Karnataka political crisis: the anti-defection law

The Anti Defection Law was a landmark legislation o in 1985 which introduced the 52nd Amendment with insertion of the Tenth Schedule. This amendment helped to restrict the elected members belonging to a political party to leave that party and switch to another party in Parliament.

  • The anti-defection law sought to prevent such political defections which may be due to reward of office
  • The 10th Schedule laid down the process by which legislators may be disqualified. 
  1. If the member voluntarily gives up membership of the party  on whose ticket s/he is elected. 
  2. If the member votes or abstains from voting in the House contrary to any direction/whip of his/her party. Disqualification may be avoided if the party leadership condones the vote or abstention within 15 days.
  3. If a member of the current House  is disqualified, it means he/she cannot contest any election to the current House. However, he/she can contest the next assembly election.
  4. Also, Article 164 (1B) of the Constitution states a member  who has been disqualified cannot be made a minister till the expiry of his or her term, or till he/she is re-elected.
  5. The law does not specify a time-period for the presiding officer to decide on a disqualification plea


Splits and mergers were exempted.The law allowed bulk defections under exemptions for a one-third split in a party and merger clauses.The split option was rendered null and void through an amendment in the Tenth Schedule by Constitution (Ninety-first Amendment) Act, 2003.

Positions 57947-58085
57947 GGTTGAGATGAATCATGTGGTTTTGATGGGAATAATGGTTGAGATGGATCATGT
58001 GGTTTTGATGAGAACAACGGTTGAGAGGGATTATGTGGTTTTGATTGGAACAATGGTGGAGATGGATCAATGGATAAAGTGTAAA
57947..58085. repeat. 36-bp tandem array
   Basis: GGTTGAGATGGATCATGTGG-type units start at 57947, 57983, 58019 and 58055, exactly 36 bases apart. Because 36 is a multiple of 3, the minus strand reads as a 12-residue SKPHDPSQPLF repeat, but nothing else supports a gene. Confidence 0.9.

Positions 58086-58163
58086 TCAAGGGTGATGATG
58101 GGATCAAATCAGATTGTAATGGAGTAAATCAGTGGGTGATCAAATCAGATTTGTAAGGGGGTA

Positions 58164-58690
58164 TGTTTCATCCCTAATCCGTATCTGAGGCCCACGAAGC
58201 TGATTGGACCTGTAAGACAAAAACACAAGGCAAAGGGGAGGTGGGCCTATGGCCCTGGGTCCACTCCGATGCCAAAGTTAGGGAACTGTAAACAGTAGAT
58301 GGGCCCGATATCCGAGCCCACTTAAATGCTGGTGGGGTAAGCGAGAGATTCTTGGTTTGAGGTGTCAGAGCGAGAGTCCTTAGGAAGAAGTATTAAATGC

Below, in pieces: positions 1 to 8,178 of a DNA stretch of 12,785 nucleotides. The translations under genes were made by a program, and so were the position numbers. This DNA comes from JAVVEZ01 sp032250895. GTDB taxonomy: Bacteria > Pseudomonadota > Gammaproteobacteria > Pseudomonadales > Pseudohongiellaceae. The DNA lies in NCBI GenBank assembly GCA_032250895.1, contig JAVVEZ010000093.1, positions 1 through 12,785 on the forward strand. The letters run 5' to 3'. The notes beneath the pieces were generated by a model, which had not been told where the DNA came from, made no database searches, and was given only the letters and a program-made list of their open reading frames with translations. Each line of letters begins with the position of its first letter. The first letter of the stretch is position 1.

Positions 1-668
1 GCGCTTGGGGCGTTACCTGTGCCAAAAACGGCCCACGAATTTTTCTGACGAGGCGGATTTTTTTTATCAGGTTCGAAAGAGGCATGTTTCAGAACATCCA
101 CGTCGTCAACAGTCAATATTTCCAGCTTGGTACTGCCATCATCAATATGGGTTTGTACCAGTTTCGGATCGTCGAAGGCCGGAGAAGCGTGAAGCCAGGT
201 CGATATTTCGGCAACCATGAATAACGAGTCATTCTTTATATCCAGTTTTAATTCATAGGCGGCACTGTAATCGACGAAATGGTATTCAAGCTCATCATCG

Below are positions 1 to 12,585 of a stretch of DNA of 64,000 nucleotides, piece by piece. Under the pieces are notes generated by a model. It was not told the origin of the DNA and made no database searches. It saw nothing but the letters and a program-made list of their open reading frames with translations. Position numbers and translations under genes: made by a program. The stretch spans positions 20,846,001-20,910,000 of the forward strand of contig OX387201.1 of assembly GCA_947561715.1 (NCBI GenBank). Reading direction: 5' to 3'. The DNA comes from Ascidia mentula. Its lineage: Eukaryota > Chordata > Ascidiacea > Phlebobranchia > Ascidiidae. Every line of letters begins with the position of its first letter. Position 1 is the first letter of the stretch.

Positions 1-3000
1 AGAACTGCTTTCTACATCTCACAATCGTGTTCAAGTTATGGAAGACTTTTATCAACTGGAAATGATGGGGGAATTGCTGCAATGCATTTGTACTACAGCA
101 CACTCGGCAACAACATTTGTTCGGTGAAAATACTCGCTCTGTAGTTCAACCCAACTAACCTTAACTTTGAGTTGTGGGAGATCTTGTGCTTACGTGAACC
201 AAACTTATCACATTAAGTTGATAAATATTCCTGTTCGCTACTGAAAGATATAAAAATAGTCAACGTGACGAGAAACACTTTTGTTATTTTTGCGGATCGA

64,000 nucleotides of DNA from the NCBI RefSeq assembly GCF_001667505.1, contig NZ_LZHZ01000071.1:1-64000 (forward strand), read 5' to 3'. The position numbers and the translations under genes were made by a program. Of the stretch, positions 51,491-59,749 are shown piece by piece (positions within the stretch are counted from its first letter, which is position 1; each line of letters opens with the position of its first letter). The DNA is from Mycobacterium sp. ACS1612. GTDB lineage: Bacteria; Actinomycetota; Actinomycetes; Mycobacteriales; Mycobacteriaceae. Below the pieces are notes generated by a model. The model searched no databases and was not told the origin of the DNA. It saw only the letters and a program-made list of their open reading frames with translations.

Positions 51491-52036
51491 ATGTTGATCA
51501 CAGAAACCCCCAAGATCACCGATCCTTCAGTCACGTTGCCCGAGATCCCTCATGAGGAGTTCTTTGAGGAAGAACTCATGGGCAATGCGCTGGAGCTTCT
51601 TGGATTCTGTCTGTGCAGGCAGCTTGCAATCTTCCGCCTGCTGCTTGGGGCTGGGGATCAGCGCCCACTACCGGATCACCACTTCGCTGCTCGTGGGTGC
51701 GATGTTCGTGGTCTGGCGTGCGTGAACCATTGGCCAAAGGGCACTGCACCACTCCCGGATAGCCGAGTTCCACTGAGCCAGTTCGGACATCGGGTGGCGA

The law before the 91st Amendment Act, 2003 defined defection by one-third of the elected members of a political party as a ‘merger’. A merger avoided the penalty of disqualification under the Act.However, the 2003 Amendment changed this by positing that at least two-thirds of the members of a party must be in favour of a merger to gain validity before the law.


This law also applies to the nominated candidates, who have a time slot of 6 months to choose any one of the available political parties to be a part of, and disallows them from joining any party after the mentioned time slot has expired

                     If an MLA is disqualified on conviction for certain offences, he will be disqualified for a period of six years under Section 8 of the Representation of People’s (RP) Act. But Section 8 (4) of the RP Act gives protection to MPs and MLAs as they can continue in office even after conviction if an appeal is filed within three months. 

Supreme Court  in Kihoto Hollohon v. Zachilhu  wherein  para 7 of the amendment has been ruled to be violating the basic structure theory as it took away the Judiciary’s function of Judicial Review completely. The court made it clear that the presiding officer is the one to make the decision and it is final subject to judicial review after the decision is presiding officer.


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